This is the adjuster that, when it turns out, pushes the shoes out, so you adjust the tension on the shoes. They also automatically adjust as they wear. This spins nice and freely so we don't need to clean it up, but we need to install it in place before I get too far. It sits right in here, and it's going to sit, I'm going to pull this shoe up, and it's going to sit just like that. To put the other side, nail goes in through the back. You can see it better on this side. Make sure that this little retaining tab goes into this little hole over here. Put that into place. Reinstall the spring and the seat, just like the other side. This plate here with the spring, put the spring back on it. It slides into the parking brake arm and shoe. Separate this one a little bit apart, just get it lined up because it fits together like that.

These springs have a hook. The hook is going to go around this portion here. Then this end here is going to slide into the opening to the bottom of the brake shoe right here. With that in place, grab them with pliers, pull them down and over the pin. We'll just make sure that that shoe fits in that slot and presses that spring, because these two shoes should be resting on this pivot point here. Just making sure everything's connected so all of our parking brake hardware is now in the correct place.

Install the rotor backwards. Take brake parts cleaner and clean off the oil that comes on these so they don't rust while they're shipped. Flip it over. Make sure you install it in a way that this hole lines up with one of the openings here so you can adjust the parking brake. Instead of taking our caliper off of our bungee cord, I'm going to take one of the old brake pads. Take a C-clamp, and now what I'm going to do is gently compress the caliper, push the piston into the body, and that way when we put our new pads in, it'll slide right together. Just going to rest the caliper like that. Take the brake parts cleaner, and clean it off.

Install our caliper bracket. Get the top one caught first—it makes it a little bit easier. Then install the bottom one. It’s a little easier because it just hangs on the top one. Reach in behind here, get that bracket lined up. Use the 14 millimeter ratcheting wrench to snug these up. Install our new pads, just take some brake parts cleaner, make sure they're nice and clean. Brake caliper grease on the ears of them. Inside and outside pad is the same, I'm going to start with the inside pad. Place it in the bottom clip, push it up into the top clip, snaps into place. Do the same for the outside one. We're just kind of following the curb of the pad, too, they're contoured, so the wider part is going to match up with the wider outside part of the rotor, and the inside part. Just push them down into the clips. Squeeze them together.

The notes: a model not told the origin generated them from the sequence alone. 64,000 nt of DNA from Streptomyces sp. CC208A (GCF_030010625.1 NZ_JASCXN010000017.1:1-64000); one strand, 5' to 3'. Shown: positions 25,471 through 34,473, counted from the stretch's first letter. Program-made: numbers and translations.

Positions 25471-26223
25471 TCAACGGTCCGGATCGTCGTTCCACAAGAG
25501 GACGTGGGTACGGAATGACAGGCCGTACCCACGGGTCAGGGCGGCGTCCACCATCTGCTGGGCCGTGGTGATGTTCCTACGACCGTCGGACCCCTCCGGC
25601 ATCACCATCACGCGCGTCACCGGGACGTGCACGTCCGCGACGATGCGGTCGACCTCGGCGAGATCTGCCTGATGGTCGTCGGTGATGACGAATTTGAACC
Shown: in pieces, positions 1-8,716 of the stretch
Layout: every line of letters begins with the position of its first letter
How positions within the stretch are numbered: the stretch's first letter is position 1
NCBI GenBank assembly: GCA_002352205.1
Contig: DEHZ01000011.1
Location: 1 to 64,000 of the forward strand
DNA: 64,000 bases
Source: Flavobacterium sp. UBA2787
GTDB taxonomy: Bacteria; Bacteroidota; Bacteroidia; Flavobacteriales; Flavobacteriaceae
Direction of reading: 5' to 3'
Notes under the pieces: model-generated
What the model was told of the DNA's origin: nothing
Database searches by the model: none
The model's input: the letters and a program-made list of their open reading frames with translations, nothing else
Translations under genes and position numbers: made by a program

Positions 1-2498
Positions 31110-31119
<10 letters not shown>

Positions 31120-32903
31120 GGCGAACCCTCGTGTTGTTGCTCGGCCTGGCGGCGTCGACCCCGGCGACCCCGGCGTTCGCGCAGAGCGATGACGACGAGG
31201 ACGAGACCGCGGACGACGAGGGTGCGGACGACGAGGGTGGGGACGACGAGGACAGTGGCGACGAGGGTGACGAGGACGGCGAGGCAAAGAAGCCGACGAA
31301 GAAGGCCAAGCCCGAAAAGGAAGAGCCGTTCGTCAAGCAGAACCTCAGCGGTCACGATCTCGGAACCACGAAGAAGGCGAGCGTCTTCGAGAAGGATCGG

Place the caliper back in place, and reinstall the bolts. Tighten these up. They'll get tight and I will stop. I torqued the caliper bolts, 46 foot-pounds. You need to adjust the drag on the parking brake. You can turn this so you can see the adjuster. Then you can put your screwdriver in and just catch the gears in the wheel just right, so now that's how you'd adjust it so that it's actually really tight, it's holding the brake rotor. Now you know where the limit is. You want to back it off a little bit by turning it back down. Eventually, if you touch the parking brake pedal it would self-adjust out, but this way it just gets it closer right away.

Now I'm going to reach in and turn it down a little bit. What it's dragging on right now is just the brake pads, but that should spin freely enough. Of course, when you hit the parking brake pedal, it should come out and lock the rear wheels. Important to note, these lug nuts have a taper. Taper meets the wheel, matches the inside of the wheel. Don't install them the flat side like this, that is incorrect. Install them with the taper to the wheel. It helps locate the wheel on the lug nut stud.

I'm just using the socket and ratchet to bring these down snug before I put the car on the ground, and torque the lug nuts to 76 foot-pounds. I'm going in a cross pattern. We'll reinstall the hub cap. Going to line up the opening for the valve stem with the valve stem on the wheel. Just push it in place.

Before we start the car, just going to gently press the brake pedal down, not all the way to the floor, maybe about a quarter of the way, and just pump it. This will bring the brake caliper piston out to meet the pads because we compressed it, and you'll start to feel it get more solid as it pumps up.

Thanks for watching. Visit us at 1AAuto.com for quality auto parts, fast and free shipping, and the best customer service in the industry.

Tools needed for replacement:

    General Tools

  • Large C-Clamp
  • Jack Stands
  • Rubber Mallet
  • Floor Jack

  • Materials, Fluids, and Supplies

  • Rust Penetrant
  • Brake Parts Cleaner
  • Paper Towels
  • Bungee Cord
  • Anti-Seize Grease
  • Cloth Rags

  • Pliers, Cutters & misc Wrenches

  • Needle nose pliers

  • Ratchets & Related

  • Socket Extensions
  • Torque Wrench
  • Ratchet
  • 1/2 Inch Breaker Bar

  • Screwdrivers & Related

  • Flat Blade Screwdriver

  • Sockets - Metric

  • 14mm Socket
  • 21mm Socket